The circumstances and incidents attending his exclusion were both dramatic and pathetic. The charge was formulated, read, and prosecuted by the pastor of the said church before a large audience. The whole affair appeared to the unbiased as a ludicrous performance, although many tears were shed. After reading the charge as given, the pastor called for a motion to “exclude Brother Baker from the fellowship of the church.” Everybody remained as silent as a death chamber. The call was repeated; no response. The third call was made, whereupon the pastor himself made the motion, which was out of the regular order of the church usage. Then a call for a second to the motion was made. The accused himself seconded the motion. Then a vote was called for. Out of the large membership present, there was but one vote cast, and that by the first cousin of the wife of the accused. As it was according to the polity of this church to decide all questions coming before it by a majority vote, the one vote, of course, was the majority cast; therefore the brother was duly excluded. Within three or four years after this event the voter on this occasion became identified with the church we read about in the New Testament. Hence he came again into full fellowship with Brother Baker.

During the popular “big meetings” of that day the preachers rarely, if ever, preached about the love and mercy of God, but represented God as an angry, vengeful God. The devil was depicted in terms most horrifying. The effect on the callow youth and the more ignorant and superstitious ones was the fear of physical punishment of an outraged, angry God. The fact that “Satan sometimes fashions himself into an angel of light,” and that “It is no great thing therefore if his ministers also fashion themselves as ministers of righteousness, whose end shall be according to their work” (2 Cor. 1:14, 15), was rarely presented.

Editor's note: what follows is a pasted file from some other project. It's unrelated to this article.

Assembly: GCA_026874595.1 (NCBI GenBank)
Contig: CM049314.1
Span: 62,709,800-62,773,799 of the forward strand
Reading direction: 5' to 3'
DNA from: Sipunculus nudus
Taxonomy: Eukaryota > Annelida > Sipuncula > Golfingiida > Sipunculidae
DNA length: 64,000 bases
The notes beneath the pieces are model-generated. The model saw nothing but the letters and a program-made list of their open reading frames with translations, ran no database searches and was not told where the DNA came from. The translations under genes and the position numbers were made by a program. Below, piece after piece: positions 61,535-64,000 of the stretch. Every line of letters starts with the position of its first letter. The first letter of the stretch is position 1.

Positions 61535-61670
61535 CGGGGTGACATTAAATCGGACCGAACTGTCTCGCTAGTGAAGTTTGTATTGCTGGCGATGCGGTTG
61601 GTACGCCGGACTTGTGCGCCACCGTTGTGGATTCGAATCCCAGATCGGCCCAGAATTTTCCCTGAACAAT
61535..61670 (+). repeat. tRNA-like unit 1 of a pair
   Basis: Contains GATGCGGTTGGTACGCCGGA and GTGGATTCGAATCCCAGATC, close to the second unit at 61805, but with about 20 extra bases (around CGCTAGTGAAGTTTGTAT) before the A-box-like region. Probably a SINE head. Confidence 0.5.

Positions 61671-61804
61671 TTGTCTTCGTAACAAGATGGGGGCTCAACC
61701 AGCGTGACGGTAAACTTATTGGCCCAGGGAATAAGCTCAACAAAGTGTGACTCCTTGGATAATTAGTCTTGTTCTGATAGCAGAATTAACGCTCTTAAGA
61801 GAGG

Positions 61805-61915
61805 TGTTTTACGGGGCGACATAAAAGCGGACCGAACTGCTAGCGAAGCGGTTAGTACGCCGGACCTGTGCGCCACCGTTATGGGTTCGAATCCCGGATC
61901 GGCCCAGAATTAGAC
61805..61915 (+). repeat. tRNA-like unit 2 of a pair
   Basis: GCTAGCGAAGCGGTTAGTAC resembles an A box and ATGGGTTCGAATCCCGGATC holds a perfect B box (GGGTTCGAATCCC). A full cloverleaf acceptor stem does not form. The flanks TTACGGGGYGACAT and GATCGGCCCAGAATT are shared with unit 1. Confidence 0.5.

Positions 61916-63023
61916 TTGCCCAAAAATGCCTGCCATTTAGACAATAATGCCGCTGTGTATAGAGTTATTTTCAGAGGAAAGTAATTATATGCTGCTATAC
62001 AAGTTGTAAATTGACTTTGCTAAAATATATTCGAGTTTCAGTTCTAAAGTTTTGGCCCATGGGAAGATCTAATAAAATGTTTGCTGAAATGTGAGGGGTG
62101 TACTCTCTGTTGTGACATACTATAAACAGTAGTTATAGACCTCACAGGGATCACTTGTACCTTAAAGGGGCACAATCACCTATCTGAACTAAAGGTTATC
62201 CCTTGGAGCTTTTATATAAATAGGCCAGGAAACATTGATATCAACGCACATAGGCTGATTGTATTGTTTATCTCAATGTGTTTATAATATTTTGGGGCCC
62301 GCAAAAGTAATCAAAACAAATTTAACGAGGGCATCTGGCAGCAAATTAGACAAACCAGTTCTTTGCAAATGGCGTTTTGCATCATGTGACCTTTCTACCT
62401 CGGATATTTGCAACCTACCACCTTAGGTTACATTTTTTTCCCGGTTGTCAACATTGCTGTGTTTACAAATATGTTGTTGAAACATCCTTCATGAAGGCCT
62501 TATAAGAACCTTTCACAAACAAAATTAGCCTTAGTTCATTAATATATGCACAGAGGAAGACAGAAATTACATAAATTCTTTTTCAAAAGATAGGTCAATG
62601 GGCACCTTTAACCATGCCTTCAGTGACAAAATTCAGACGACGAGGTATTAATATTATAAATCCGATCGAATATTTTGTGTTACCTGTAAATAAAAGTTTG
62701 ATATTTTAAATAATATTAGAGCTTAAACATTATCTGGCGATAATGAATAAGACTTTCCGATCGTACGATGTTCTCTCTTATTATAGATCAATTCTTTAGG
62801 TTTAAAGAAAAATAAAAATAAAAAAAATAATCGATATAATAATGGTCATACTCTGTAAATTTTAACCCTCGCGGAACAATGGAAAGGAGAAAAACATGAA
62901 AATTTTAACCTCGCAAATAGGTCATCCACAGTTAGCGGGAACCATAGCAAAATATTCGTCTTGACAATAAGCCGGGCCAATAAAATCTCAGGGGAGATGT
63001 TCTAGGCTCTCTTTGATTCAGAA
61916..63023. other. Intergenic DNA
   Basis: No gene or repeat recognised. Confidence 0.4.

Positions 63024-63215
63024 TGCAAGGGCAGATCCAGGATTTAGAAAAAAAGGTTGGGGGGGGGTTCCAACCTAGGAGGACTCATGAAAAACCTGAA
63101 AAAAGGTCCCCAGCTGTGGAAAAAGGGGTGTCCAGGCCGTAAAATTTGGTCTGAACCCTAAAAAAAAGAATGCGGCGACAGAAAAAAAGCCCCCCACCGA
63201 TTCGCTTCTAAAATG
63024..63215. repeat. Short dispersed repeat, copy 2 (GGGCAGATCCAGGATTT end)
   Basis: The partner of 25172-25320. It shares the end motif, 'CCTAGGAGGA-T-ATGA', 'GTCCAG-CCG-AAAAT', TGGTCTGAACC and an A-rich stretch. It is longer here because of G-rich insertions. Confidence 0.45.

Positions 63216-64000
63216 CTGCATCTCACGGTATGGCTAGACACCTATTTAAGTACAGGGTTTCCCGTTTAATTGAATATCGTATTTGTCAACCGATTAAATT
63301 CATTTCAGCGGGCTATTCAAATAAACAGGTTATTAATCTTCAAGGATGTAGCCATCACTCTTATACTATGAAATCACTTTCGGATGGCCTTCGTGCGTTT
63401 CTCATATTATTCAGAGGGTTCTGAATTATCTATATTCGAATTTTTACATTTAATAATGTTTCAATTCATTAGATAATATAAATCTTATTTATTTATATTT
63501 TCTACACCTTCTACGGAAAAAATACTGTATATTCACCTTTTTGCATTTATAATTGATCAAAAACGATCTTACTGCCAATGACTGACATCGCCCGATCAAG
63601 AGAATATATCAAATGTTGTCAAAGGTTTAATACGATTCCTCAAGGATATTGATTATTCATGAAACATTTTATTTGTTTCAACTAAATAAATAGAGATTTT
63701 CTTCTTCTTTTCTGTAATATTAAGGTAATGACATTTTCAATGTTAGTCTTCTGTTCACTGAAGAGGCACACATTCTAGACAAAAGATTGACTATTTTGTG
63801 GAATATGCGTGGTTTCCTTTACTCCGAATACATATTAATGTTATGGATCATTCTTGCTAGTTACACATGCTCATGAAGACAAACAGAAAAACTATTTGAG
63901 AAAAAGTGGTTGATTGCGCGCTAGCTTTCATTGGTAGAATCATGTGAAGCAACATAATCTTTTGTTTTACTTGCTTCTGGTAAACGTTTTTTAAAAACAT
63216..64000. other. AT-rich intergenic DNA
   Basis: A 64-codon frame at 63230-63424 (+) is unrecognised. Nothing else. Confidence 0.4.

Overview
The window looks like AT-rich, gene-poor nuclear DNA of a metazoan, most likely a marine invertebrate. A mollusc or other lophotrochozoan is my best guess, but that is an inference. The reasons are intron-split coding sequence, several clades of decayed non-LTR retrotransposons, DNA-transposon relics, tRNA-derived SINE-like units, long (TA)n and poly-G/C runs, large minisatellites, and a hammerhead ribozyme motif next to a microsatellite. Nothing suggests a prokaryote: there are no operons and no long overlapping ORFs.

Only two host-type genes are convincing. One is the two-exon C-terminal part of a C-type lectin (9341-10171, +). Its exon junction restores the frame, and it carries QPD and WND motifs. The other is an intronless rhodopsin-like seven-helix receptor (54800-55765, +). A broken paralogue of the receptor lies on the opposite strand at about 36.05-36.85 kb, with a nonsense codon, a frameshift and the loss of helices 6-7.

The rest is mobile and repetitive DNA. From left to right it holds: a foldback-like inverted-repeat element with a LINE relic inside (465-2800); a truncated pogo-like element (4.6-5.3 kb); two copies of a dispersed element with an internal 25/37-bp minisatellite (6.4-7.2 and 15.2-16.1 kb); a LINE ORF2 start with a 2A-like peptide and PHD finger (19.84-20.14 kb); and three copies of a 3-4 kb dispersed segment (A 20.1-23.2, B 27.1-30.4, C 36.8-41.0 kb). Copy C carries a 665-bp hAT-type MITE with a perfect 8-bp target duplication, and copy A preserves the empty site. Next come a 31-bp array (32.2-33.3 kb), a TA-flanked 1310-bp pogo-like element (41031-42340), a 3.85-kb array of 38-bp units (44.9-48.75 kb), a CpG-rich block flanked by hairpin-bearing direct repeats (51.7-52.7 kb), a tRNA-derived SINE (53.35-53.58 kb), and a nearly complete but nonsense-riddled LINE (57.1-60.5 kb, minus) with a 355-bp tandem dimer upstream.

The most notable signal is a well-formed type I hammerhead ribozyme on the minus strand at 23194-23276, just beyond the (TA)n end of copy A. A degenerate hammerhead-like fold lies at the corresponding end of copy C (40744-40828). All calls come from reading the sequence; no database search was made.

After establishing an active, working church at Pleasant Hill, a successful move was made to plant a New Testament church at Donelson. An old house once used as a “tavern” was secured for a meeting place. David Lipscomb, who had been so true and self-denying at the other two places, came to the rescue again. One night while preaching to a crowded room, a rich and well-known bachelor who was addicted to the liquor habit pressed his way through the audience in an intoxicated condition, an, on arriving at the side of Brother Lipscomb, placed his hand upon Brother Lipscomb’s shoulder, saying: “You’re a good ‘un.” Addressing him gently, Brother Lipscomb asked him to have a seat. The man quietly seated himself and remained seated. Occasionally, however, smiling, winking, and nodding, he seemed to say: “I’m of the same opinion still.”

In the latter part of the summer, 1870, Brother Lipscomb was driving from Nashville to Scobey’s Chapel, in Wilson County. While stopping at a blacksmith’s shop near Donelson to have his horse shod, he engaged in a conversation with the smith, and the blacksmith learned that he was a preacher and on his way to an appointment. Mistaking him for a well-known Methodist preacher who occasionally came this way, he began saying some hard things abut the “Campbellites,” among which he said: “We beat the biggest Campbellite in this country last week for magistrate.” Being asked his name, he replied: “Squire Baker.” Brother Lipscomb departed without making known his identity. “Squire Baker” had served his county for twenty successive years as magistrate, and his defeat at this time was due to his religious views. After two years he was re-elected twice, resigning during his last term.